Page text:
Recently in Event Category

I went to a playtesters' group recently, and picked up two fliers for upcoming conventions for game design.  They seem to be focusing on the indie, hobbyist, artisanal, and semi-professional game design communities as much as on professional designers.  With my Game Design Advocate hat on, I think that these are awesome ideas, and I hope that I can attend one or both.  If you're interested in game design, or just want to see something new, I'm sure there are going to be some great experiments and original ideas ... not merely on display, but there for you to experience!

Metatopia - "The Game Design Festival", Nov. 4-6 at the Morristown Hyatt & Conference Center.  $50 membership for designers, to get your game played; $20 player memberships, and $30 walk-in player memberships.  Cool!

Anonycon - "Artisanal Games; Craft, Skill, & Quality", December 2-4 in Stamford, CT.
I recently spoke at the Games For Change Festival's "Games for Change 101.5: A Workshop for Making Social Issue Games" day. 

The talk went ... well, I had a catastrophe, but it was one that I planned for.  I went into the presentation worried that I'd sent off a draft of my PowerPoint rather than the final version, and that the last slide would be empty.  So I crafted a joke to laugh it off, and went in.  As I opened the presentation, I established that the final slide was okay.  Then, partway through and running late, I came across ... slide #5 duplicated instead of slide #6.  I made the prepared joke --"Like I said, you need to test, because you will be wrong the first time.  And now I'm back on schedule."  Super classy!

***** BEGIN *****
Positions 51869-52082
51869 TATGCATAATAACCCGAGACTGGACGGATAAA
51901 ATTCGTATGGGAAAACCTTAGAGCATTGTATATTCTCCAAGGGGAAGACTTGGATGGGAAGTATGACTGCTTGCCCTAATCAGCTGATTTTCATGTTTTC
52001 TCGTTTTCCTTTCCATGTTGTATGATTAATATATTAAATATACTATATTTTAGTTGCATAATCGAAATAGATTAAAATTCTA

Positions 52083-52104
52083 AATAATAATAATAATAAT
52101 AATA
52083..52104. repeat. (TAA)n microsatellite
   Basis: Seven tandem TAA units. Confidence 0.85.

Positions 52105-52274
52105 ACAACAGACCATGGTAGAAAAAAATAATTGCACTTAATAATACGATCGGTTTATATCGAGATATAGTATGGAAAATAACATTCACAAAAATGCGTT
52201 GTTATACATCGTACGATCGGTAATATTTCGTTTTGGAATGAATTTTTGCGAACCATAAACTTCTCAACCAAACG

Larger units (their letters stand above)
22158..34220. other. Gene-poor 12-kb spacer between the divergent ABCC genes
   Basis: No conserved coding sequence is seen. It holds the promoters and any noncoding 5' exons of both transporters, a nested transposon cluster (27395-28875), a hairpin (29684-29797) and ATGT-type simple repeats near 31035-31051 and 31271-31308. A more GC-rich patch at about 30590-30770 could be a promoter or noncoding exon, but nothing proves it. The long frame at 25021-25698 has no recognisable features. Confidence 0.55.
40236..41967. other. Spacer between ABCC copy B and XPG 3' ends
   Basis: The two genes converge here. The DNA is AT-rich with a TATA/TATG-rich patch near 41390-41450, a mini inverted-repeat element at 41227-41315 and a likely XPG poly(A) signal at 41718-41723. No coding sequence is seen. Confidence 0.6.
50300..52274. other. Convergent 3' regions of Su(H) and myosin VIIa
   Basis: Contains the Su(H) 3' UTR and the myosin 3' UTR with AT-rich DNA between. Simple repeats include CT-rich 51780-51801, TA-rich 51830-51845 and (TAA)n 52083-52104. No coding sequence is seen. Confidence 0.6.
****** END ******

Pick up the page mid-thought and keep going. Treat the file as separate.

Besides that, the talk went well.  For my first-ever talk at a professional conference/convention, it was great!  I was talking well within my domain, spoke well and was relatively at ease.  I've got some high standards for what makes a good presentation, and while I have a long way to go yet to live up to them, I hit a few key points in this talk:  I like slides that don't duplicate what the speaker is saying.  I prefer slides to summarize and provide a counterpoint or commentary to the spoken presentation.  (Did that.)  I like slides that provide visual jokes. (Didn't get that.)  I like presentations that are grounded in what I know but make me see things in a new way (Didn't).  I like presentations that are chock full of 1500 ideas so that a few of them resonate or say something in a lovely concise manner (Did).

The proper final version of my talk is here in several formats:

Day three of my notes from the Games, Learning, Society Conference!

After the jump: A lot of notes.
Liveblogging yesterday's GLS conference went pretty well, so I'm back at it today! Today's a full da, so there's going to be even more after the jump!
This is my first attempt at liveblogging.  The plan is to take notes on each session here in textuality, then to later write some entries in greater depth on particular topics.

After the jump: notes on the sessions!
This was the second year that I've run a game design workshop at the I-CON SF & Fantasy convention.  It was the second year, as well, that very few people showed up but that those who did seemed to enjoy themselves.  I've gone back and forth on the design of the workshop itself, but both years ended up with a similar setup due to the constraints of a convention.